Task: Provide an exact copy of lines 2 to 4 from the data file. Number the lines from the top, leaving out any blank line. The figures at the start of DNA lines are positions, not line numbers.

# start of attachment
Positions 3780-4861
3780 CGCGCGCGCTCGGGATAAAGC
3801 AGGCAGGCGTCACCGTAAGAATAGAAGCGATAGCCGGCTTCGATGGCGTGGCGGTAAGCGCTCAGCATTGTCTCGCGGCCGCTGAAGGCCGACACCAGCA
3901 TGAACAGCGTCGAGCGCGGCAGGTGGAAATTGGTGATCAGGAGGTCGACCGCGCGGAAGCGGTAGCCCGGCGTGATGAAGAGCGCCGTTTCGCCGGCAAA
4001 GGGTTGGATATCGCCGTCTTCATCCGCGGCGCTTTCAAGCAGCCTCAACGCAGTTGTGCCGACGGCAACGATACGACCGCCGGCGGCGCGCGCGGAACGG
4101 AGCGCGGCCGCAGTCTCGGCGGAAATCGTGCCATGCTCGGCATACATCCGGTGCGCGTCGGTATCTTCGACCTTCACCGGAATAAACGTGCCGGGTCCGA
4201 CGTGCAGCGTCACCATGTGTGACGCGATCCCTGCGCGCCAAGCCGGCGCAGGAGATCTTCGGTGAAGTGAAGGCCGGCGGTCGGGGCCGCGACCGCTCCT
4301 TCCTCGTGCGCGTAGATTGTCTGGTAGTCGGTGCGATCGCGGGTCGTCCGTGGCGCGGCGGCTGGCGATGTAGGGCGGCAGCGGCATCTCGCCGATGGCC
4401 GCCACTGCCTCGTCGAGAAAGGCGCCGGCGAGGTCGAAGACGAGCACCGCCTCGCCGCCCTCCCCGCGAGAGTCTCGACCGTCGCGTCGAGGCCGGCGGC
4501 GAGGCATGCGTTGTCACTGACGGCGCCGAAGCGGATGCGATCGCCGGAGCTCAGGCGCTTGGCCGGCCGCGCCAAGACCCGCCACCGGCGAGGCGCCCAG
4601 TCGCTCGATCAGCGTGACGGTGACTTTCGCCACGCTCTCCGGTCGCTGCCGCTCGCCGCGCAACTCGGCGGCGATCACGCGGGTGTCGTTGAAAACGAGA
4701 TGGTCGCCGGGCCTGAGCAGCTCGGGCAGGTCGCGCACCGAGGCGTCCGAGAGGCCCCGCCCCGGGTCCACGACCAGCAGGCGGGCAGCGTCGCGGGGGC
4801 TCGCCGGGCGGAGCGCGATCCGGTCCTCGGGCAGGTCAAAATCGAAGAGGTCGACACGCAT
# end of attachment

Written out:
3780 CGCGCGCGCTCGGGATAAAGC
3801 AGGCAGGCGTCACCGTAAGAATAGAAGCGATAGCCGGCTTCGATGGCGTGGCGGTAAGCGCTCAGCATTGTCTCGCGGCCGCTGAAGGCCGACACCAGCA
3901 TGAACAGCGTCGAGCGCGGCAGGTGGAAATTGGTGATCAGGAGGTCGACCGCGCGGAAGCGGTAGCCCGGCGTGATGAAGAGCGCCGTTTCGCCGGCAAA